4. ^ a b c I.K. Morton; Judith M. Hall (6 December 2012). Concise Dictionary of Pharmacological Agents: Properties and Synonyms. Springer Science & Business Media. pp. 146–. ISBN 978-94-011-4439-1.
  5. ^ a b c Index Nominum 2000: International Drug Directory. Taylor & Francis. January 2000. pp. 532–. ISBN 978-3-88763-075-1.
  6. ^ a b Attardi BJ, Zeleznik A, Simhan H, Chiao JP, Mattison DR, Caritis SN (2007). "Comparison of progesterone and glucocorticoid receptor binding and stimulation of gene expression by progesterone, 17-alpha hydroxyprogesterone caproate, and related progestins". Am. J. Obstet. Gynecol. 197 (6): 599.e1–7. doi:10.1016/j.ajog.2007.05.024. PMC 2278032. PMID 18060946.
  7. ^ Mooij CF, Parajes S, Pijnenburg-Kleizen KJ, Arlt W, Krone N, Claahsen-van der Grinten HL (April 2015). "Influence of 17-Hydroxyprogesterone, Progesterone and Sex Steroids on Mineralocorticoid Receptor Transactivation in Congenital Adrenal Hyperplasia" (PDF). Horm Res Paediatr. 83 (6): 414–421. doi:10.1159/000374112. PMID 25896481. S2CID 24727940.
  8. ^ Pijnenburg-Kleizen KJ, Engels M, Mooij CF, Griffin A, Krone N, Span PN, van Herwaarden AE, Sweep FC, Claahsen-van der Grinten HL (2015). "Adrenal Steroid Metabolites Accumulating in Congenital Adrenal Hyperplasia lead to Transactivation of the Glucocorticoid Receptor". Endocrinology. 156 (10): 3504–3510. doi:10.1210/en.2015-1087. PMID 26207344.
  9. ^ Sun, Kang; Lei, Kaiyu; Chen, Li; Georgiou, Ektoras X.; Sooranna, Suren R.; Khanjani, Shirin; Brosens, Jan J.; Bennett, Phillip R.; Johnson, Mark R. (2012). "Progesterone Acts via the Nuclear Glucocorticoid Receptor to Suppress IL-1β-Induced COX-2 Expression in Human Term Myometrial Cells". PLOS ONE. 7 (11): e50167. Bibcode:2012PLoSO...750167L. doi:10.1371/journal.pone.0050167. ISSN 1932-6203. PMC 3509141. PMID 23209664.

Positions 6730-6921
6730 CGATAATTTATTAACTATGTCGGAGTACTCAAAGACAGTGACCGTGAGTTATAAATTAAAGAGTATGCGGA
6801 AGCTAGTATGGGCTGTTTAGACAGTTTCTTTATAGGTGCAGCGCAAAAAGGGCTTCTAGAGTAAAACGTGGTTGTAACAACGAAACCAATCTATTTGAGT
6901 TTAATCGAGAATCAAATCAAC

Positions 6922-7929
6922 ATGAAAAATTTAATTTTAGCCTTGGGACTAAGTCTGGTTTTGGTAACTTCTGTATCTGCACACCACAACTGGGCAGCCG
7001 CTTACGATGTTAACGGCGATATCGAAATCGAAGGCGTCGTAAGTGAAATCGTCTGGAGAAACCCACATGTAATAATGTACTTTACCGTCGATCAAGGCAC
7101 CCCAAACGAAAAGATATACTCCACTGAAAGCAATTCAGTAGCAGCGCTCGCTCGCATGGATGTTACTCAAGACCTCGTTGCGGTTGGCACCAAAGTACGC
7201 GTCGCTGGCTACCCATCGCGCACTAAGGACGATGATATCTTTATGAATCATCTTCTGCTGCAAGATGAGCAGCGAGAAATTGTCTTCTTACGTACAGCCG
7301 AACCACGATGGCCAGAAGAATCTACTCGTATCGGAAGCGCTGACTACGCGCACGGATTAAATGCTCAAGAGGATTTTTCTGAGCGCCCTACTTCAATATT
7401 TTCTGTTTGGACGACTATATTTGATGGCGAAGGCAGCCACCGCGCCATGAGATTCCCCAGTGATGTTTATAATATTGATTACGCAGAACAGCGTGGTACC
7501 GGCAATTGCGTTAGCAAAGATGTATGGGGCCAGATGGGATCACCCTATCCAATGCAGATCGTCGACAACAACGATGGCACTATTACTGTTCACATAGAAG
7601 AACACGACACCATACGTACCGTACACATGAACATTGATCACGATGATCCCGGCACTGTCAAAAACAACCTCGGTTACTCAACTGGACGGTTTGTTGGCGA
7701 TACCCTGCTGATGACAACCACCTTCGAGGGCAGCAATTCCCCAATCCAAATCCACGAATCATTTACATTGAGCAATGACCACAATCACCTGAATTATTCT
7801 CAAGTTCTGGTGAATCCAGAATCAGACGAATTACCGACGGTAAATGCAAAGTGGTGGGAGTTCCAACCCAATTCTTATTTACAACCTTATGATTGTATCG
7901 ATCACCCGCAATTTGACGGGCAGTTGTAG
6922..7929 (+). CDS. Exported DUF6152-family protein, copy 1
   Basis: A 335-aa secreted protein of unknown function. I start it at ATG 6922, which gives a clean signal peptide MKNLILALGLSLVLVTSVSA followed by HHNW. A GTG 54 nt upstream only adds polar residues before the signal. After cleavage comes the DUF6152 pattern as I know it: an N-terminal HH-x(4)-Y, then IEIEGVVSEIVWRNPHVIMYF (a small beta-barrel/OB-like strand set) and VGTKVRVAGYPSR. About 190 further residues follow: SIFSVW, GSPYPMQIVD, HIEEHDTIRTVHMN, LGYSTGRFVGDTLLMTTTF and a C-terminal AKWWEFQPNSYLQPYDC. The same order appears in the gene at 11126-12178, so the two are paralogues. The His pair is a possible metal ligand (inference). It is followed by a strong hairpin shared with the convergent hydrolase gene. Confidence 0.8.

10. ^ Reference Values During Pregnancy
  11. ^ normal ranges for hormone tests in women
  12. ^ a b de Hora MR, Heather NL, Patel T, Bresnahan LG, Webster D, Hofman PL (March 2020). "Measurement of 17-Hydroxyprogesterone by LCMSMS Improves Newborn Screening for CAH Due to 21-Hydroxylase Deficiency in New Zealand". International Journal of Neonatal Screening. 6 (1): 6. doi:10.3390/ijns6010006. PMC 7422986. PMID 33073005.
  13. ^ a b Bialk ER, Lasarev MR, Held PK (September 2019). "Wisconsin's Screening Algorithm for the Identification of Newborns with Congenital Adrenal Hyperplasia". International Journal of Neonatal Screening. 5 (3): 33. doi:10.3390/ijns5030033. PMC 7510207. PMID 33072992.
  14. ^ Die Gestagene. Springer-Verlag. 27 November 2013. pp. 276–277. ISBN 978-3-642-99941-3.
  15. ^ a b Jeffrey K. Aronson (21 February 2009). Meyler's Side Effects of Endocrine and Metabolic Drugs. Elsevier. pp. 289–. ISBN 978-0-08-093292-7.
  16. ^ a b Robert Alan Prentky; Ann Wolbert Burgess (31 July 2000). Forensic Management of Sexual Offenders. Springer Science & Business Media. pp. 219–. ISBN 978-0-306-46278-8.
  17. ^ a b H. J. Smith; Hywel Williams (1 January 1983). Introduction to the Principles of Drug Design. Elsevier. pp. 187–. ISBN 978-1-4831-8350-3.